Many people now rely on the web as a source for their lifestyles; research, maps, gossip, movie rentals, shopping. Now that this tool is so heavily used I thought it would be good to think about where it started, and where it is today from a design perspective. In the early days websites were pretty horrible to look at, lots of blinking, flashing things, dancing hamsters, BIG FONTS, red text on black backgrounds etc… (I could go on, but I know some of you are already getting nauseous. Thankfully most of the world wide web has moved past designs like these:

Adobe Captivate V2 and V3 Review

bad design, Flash, good design, reliability, web development

Getting back to design and development topics I thought it would be valuable to offer my insight on this product. Being a courseware developer over the last 11 years or so, I’ve worked with a lot of tools. For most courses developing in either HTML, or Flash or a combination of both is my preferred method. It offers a vast amount of control and creativity. These methods do require a higher level of skill in web development, animation, and scripting but the results are well worth the cost. On the other hand Adobe Captivate offers some flexibility and a relatively easy learning curve for developers, and instructional designers and can result in a very professional result. Here’s my take the good, the bad, and the ugly.

Updates..for everything!

bad design, bicycling, Flash, good design, user interface design, web design, web development

Here it is, my site design is fractured and disjointed. I admit it. I added the blog capability, and started a gallery portion, and then never integrated everything together. Shame on me. So now that I have a lull in the storm of projects that were on my plate I am going to start working on tying everything together.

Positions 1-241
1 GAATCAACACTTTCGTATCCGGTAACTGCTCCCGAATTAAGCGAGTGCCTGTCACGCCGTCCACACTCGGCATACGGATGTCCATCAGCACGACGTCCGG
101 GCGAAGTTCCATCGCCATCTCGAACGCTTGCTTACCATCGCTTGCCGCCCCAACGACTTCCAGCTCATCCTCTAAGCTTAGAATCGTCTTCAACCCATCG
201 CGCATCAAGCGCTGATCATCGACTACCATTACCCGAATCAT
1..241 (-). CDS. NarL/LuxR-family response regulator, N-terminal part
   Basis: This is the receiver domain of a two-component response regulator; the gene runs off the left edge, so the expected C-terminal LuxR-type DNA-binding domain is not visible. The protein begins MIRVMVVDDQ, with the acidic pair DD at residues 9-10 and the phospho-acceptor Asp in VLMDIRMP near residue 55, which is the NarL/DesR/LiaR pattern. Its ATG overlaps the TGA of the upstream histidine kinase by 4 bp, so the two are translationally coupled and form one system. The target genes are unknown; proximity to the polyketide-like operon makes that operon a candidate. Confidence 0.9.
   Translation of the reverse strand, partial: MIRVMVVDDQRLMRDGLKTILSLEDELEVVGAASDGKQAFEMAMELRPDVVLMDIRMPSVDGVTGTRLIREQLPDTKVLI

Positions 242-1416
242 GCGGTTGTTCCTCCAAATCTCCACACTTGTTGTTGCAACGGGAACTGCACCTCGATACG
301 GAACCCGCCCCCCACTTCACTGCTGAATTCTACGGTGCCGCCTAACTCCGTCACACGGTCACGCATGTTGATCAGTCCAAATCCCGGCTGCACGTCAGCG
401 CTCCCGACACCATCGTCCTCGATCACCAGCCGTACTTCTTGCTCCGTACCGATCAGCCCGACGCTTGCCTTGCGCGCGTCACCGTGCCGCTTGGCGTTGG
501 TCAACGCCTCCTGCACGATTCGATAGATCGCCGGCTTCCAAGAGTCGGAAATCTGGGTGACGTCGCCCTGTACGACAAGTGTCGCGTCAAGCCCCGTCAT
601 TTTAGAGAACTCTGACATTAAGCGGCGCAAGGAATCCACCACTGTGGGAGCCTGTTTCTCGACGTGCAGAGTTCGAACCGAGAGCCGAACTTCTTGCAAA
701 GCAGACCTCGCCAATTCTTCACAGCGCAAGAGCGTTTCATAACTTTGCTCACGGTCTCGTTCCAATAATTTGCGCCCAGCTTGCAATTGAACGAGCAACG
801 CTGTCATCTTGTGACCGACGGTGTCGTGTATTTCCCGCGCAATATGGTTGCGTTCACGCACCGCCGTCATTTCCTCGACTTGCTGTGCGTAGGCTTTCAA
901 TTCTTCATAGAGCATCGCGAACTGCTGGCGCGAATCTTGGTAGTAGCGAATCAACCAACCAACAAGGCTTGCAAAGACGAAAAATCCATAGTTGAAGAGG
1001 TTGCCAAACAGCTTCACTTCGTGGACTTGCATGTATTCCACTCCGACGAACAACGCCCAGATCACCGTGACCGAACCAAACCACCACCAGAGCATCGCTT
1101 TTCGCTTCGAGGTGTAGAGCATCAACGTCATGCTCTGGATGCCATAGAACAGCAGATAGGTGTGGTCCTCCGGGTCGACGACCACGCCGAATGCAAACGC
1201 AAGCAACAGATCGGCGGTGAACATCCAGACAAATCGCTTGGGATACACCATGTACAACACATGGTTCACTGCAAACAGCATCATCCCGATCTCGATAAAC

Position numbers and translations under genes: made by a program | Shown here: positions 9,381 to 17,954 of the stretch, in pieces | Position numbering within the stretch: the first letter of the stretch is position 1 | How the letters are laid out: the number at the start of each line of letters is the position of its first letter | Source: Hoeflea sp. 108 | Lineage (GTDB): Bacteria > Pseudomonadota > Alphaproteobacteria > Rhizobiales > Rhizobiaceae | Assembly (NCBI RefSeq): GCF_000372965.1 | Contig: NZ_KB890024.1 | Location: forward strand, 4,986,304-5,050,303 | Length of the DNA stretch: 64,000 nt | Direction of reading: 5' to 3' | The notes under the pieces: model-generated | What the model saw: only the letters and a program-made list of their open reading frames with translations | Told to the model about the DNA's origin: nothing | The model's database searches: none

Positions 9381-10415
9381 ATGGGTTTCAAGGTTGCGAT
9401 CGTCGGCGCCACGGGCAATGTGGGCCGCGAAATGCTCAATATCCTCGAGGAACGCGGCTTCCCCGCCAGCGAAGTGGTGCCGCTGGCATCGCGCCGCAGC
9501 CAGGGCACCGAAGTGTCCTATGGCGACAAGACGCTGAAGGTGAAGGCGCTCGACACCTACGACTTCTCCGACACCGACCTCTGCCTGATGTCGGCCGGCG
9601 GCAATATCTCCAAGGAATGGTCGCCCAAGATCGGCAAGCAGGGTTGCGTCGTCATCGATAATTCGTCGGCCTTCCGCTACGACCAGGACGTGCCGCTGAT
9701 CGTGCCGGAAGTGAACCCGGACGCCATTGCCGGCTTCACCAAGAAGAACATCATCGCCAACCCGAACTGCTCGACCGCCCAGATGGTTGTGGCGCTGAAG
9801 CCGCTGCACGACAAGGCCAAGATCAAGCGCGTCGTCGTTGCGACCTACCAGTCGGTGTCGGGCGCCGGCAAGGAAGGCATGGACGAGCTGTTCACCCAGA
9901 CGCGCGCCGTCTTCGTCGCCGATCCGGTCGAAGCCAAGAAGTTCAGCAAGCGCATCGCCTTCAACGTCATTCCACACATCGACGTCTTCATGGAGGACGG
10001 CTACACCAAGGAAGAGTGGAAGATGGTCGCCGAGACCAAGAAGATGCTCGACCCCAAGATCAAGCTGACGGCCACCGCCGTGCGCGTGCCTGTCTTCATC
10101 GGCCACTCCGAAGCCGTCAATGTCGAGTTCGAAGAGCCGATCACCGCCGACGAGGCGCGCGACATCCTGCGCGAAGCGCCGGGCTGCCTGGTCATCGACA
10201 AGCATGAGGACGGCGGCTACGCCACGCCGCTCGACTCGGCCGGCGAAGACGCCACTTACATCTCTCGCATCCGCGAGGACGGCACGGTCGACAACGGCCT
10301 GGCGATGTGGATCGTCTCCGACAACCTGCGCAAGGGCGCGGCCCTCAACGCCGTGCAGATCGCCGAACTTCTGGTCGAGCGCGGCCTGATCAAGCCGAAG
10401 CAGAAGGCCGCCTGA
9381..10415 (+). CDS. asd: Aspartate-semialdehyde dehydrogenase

I’m still debating the gallery though…Maybe someone has a suggestion. I could use the gallery I started to set up. Or Flickr, which I already use. Or build something in Flash. Or… See it’s a problem too many choices.

Lastly I’m excited because I get to ride in Santa Cruz tomorrow! I’m planning on hitting the hills going towards the summit of Highway 9. It’s a mixed blessing, as I haven’t done much climbing in the last few years so this may be a very painful day in, and out, of the saddle.

Click to Activate Flash Still an Issue?

ActiveX, bad design, Browsers, CSS, Flash, good design, IE, Microsoft, web design, web development

It’s amazing to me that sites that rely on Flash for their main navigation have not taken the steps to eliminate the “Click to activate and use this control” messages from their sites. If you haven’t seen this message before you must be avoiding flash sites. To recap: Eolas has a patent dispute with Microsoft, forcing them to make activeX controls require users to click the “control” before they can interact with it. Annoying to say the least. If you want to read more go here. Needless to say this article was inspired because of the staggering number of sites I’ve run across in the last month that have not incorporated the JavaScript solutions that are available. Here are the favorites:

If you own, or manage a site that uses Flash as a navigation element, fix this, please. Better yet…use CSS navigation instead. As much as I like Flash, does it have to be used for everything?